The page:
Tungsten cluster migration on nanoparticles: minimum energy pathway and migration mechanism
Department of Applied Physics, Hunan University, Changsha, 410082, P.R. China
2 Pacific Northwest National Laboratory, P.O. Box 999, Richland, 99352 WA, USA
3 Materials and Thermochemistry Laboratory, Dalian Institute of Chemical Physics, Chinese Academy of Sciences, Dalian, 116023, P.R. China
Revised: 14 January 2011
Published online: 9 March 2011
Saddle point searches have been employed to investigate the migration mechanisms of W clusters on W nanoparticles, and to determine the corresponding migration energies for the possible migration paths of these clusters. The tungsten clusters containing up to four adatoms are found to prefer 2D-compact structures with relatively low binding energies. The effect of interface and vertex regions on the migration behavior of the clusters is significantly strong, as compared to that of nanoparticle size. The migration mechanisms are quite different when the clusters are located at the center of the nanoparticle and near the interface or vertex areas. Near the interfaces and vertex areas, the substrate atoms tend to participate in the migration processes of the clusters, and can join the adatoms to form a larger cluster or lead to the dissociation of a cluster via the exchange mechanism, which results in the adatom crossing the facets. The lowest energy paths are used to be determined the energy barriers for W cluster migrations (from 1- to 4-atoms) on the facets, edges and vertex regions. The calculated energy barriers for the trimers suggest that the concerted migration is more probable than the successive jumping of a single adatom in the clusters. In addition, it of interest to note that the dimer shearing is a dominant migration mechanism for the tetramer, but needs to overcome a relatively higher migration energy than other clusters.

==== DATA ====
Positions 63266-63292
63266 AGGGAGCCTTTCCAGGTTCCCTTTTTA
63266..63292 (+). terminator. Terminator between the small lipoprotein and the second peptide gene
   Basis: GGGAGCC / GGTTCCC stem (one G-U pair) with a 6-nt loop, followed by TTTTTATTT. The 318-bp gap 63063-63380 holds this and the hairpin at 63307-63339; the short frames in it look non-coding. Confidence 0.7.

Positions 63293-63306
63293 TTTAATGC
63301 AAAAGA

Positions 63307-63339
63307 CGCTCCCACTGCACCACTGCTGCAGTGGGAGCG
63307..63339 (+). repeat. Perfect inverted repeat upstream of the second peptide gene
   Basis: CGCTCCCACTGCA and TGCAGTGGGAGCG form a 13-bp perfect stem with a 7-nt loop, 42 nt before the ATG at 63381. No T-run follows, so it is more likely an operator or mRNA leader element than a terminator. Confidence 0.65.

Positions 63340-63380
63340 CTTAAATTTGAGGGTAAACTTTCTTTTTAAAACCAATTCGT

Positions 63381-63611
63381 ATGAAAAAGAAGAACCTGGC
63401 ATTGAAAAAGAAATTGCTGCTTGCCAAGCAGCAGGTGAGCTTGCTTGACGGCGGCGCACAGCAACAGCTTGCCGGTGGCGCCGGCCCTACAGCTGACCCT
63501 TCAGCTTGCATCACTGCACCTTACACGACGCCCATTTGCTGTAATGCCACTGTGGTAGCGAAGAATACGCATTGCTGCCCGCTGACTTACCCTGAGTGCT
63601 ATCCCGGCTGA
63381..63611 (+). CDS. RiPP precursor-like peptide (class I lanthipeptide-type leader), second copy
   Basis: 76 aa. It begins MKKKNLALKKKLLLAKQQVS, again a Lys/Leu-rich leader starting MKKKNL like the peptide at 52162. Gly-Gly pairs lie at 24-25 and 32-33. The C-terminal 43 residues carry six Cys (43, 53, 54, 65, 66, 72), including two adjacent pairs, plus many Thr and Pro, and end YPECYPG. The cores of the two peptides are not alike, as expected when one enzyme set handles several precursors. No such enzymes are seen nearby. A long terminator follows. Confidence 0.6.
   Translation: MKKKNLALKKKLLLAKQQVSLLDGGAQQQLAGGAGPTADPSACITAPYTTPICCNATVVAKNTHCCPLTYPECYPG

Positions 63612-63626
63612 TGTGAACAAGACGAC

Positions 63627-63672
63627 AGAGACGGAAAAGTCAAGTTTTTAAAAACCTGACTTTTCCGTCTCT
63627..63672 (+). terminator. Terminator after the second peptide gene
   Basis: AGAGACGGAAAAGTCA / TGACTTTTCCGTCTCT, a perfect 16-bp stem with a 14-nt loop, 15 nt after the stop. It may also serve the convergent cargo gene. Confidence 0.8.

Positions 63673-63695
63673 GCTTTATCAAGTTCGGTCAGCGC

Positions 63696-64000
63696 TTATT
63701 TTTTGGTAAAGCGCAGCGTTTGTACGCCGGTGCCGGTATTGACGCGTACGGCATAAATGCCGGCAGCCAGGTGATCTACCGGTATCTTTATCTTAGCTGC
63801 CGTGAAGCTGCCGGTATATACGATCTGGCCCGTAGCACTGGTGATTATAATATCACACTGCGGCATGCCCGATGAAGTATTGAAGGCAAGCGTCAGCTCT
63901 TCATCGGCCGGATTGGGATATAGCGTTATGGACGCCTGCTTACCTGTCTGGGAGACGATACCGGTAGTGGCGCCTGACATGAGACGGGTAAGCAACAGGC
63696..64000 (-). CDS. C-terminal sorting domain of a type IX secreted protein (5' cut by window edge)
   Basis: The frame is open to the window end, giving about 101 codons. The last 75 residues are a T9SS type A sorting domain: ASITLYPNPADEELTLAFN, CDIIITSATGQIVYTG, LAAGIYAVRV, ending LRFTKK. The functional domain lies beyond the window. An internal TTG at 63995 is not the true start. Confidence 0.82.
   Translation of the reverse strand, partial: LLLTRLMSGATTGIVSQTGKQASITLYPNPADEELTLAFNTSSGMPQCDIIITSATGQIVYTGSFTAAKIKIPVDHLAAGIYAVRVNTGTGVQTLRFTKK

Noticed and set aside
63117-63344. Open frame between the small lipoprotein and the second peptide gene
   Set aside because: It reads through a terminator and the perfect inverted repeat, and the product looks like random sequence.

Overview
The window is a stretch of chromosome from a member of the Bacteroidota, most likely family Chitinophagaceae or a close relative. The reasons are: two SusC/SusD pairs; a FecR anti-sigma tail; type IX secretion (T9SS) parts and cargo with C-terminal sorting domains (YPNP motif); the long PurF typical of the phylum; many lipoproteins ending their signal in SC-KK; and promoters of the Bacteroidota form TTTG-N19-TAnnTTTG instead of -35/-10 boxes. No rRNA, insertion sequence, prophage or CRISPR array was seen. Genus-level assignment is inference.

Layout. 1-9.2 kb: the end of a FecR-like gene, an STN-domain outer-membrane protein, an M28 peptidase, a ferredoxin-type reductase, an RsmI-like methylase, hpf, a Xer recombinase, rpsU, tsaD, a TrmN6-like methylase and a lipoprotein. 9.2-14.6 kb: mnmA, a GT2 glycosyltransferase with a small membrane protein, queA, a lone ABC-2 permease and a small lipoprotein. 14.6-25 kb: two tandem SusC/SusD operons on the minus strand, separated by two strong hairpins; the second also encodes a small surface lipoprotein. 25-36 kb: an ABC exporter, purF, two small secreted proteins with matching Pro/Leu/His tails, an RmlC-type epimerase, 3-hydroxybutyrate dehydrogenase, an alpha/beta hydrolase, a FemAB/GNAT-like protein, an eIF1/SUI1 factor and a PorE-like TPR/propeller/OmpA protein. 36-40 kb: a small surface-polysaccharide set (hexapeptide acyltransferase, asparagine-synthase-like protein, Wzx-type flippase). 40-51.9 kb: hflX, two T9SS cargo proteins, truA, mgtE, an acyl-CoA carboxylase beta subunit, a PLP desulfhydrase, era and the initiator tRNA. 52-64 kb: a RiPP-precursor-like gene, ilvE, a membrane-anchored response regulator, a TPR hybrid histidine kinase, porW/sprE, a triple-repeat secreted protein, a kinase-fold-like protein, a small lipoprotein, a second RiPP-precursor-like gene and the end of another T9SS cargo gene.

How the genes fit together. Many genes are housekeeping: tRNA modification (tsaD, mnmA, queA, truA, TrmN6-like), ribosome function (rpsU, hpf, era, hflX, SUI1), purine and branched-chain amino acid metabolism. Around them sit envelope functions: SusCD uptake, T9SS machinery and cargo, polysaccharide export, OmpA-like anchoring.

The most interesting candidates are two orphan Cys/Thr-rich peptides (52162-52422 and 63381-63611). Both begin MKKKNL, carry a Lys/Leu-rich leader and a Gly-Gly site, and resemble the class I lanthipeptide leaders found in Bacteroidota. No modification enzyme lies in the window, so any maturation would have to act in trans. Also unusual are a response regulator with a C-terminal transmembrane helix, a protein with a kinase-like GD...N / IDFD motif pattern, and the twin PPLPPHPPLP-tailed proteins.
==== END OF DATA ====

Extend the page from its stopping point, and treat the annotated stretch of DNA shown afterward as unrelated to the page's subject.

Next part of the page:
© EDP Sciences, Società Italiana di Fisica, Springer-Verlag, 2011